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China sees first hike in FDI in 11 months
By Li Jing and Si Tingting (China Daily)
Updated: 2009-09-16 07:41

Foreign direct investment (FDI) in China rose 7 percent year-on-year to $7.5 billion in August, the first hike in 11 months after the country was hit by the global financial crisis, according to the Ministry of Commerce (MOFCOM).

That compared with a 35.7-percent drop in July. The growth of foreign investment in the manufacturing sector contributed to the hike, Yao Jian, the ministry's spokesman, said Tuesday.

China sees first hike in FDI in 11 months

Statistics show that manufacturing industry attracted $4.29 billion of foreign investment in August, an increase of 11.72 percent year-on-year. But that of services industry dropped 7.78 percent from a year earlier.

"Foreign investment in China's manufacturing sector has been particularly stable and has seen no major fluctuations since last October," said Yao. "This shows the country is providing a favorable investment environment for overseas companies with its rich labor resources and sound management system."

However, the FDI figure from a single month cannot reflect the whole picture of foreign investment because the monthly figures varied greatly, said Yao.

His view is shared by Liu Yuhui, director of the Center for Chinese Economic Evaluation at the Chinese Academy of Social Sciences, who suggested a month by month comparison was more meaningful.

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"The country's foreign investment already recorded a big fallback last August, when the global financial crisis started to take its toll on China. Therefore the year-on-year growth does not say much about the true situation regarding investment inflows," said Liu.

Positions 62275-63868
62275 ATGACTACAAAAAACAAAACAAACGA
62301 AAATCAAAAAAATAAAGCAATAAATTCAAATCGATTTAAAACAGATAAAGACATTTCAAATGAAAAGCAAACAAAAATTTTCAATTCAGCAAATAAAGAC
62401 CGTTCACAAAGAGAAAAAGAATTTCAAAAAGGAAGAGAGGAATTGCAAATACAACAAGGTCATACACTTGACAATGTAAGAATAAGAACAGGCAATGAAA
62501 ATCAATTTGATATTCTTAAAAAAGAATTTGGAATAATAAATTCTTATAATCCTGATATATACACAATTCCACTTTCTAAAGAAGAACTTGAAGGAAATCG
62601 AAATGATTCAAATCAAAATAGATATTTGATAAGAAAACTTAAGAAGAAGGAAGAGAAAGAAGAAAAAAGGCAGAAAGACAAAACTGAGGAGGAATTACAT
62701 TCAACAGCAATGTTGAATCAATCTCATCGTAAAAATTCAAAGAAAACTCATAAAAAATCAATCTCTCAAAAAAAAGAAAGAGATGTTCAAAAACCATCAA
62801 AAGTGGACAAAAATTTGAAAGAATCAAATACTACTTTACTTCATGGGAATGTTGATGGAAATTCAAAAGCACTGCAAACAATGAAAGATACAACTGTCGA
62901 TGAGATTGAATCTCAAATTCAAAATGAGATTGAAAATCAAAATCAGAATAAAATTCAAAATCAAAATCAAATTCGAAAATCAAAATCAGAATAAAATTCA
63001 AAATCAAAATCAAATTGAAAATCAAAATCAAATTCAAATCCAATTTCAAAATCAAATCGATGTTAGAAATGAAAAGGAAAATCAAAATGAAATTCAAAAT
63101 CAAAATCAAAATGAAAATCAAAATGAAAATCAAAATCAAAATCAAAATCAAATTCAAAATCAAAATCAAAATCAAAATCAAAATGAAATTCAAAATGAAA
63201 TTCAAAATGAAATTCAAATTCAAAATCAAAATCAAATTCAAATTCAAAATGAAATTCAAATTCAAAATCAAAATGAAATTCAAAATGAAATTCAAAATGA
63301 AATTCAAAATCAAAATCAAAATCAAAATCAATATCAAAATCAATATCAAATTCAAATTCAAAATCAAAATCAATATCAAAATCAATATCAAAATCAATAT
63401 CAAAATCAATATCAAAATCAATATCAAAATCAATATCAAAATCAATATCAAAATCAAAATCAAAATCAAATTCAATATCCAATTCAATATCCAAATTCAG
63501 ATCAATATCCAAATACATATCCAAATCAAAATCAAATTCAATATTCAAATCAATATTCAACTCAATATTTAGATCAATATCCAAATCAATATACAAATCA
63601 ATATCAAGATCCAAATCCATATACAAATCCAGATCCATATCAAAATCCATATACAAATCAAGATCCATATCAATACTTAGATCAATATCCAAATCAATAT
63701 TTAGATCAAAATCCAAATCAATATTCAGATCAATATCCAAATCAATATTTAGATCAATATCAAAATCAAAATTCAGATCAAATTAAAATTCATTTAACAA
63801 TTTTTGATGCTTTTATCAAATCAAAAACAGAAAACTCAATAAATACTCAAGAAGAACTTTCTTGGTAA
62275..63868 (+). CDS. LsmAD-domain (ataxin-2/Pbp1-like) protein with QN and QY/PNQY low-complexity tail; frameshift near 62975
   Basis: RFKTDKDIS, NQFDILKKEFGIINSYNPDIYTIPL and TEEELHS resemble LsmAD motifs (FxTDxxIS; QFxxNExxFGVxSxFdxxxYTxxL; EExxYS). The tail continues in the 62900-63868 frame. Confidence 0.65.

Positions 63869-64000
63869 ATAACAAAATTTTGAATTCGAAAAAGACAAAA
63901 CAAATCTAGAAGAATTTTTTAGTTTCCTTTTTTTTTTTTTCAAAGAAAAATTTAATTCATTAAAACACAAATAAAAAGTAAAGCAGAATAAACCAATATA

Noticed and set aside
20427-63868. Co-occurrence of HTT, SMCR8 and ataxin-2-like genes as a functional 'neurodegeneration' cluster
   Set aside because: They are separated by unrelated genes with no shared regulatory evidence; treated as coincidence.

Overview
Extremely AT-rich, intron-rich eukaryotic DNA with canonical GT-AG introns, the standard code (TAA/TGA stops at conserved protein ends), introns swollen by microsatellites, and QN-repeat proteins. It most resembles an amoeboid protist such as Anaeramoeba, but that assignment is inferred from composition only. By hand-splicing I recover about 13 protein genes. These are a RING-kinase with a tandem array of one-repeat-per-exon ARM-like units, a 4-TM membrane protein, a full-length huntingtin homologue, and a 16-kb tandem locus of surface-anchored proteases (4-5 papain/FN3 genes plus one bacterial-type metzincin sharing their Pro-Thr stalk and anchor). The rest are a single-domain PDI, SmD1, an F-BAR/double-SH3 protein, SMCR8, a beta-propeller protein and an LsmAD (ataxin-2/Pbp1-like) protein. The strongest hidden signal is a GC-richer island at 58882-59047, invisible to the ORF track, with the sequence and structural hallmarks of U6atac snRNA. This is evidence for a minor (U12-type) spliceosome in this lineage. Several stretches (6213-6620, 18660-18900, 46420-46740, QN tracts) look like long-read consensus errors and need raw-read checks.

The country's foreign investment reached $8.961 billion in June, but fell to $5.36 billion in July.

China is a top investment destination but double-digit growth rates plunged since 2008 as foreign companies were hit by the global downturn and cut spending. Foreign direct investment in the first eight months fell 17.5 percent to $55.86 billion, compared with the same period last year.

The country's rebound from the slowest growth in a decade may attract more money from abroad, helping to fuel the recovery.

August economic data shows that the country's recovery is strengthening as industrial production, urban fixed-asset investment, retail sales and new lending accelerated.

"Global risk appetite is coming back," Isaac Meng, a senior economist at BNP Paribas SA in Beijing, was quoted by Bloomberg News as saying. "For multinational companies, China is the place where growth is the most robust."

Yao also said MOFCOM will further streamline the approval process of foreign investment to attract more money inflows in the future.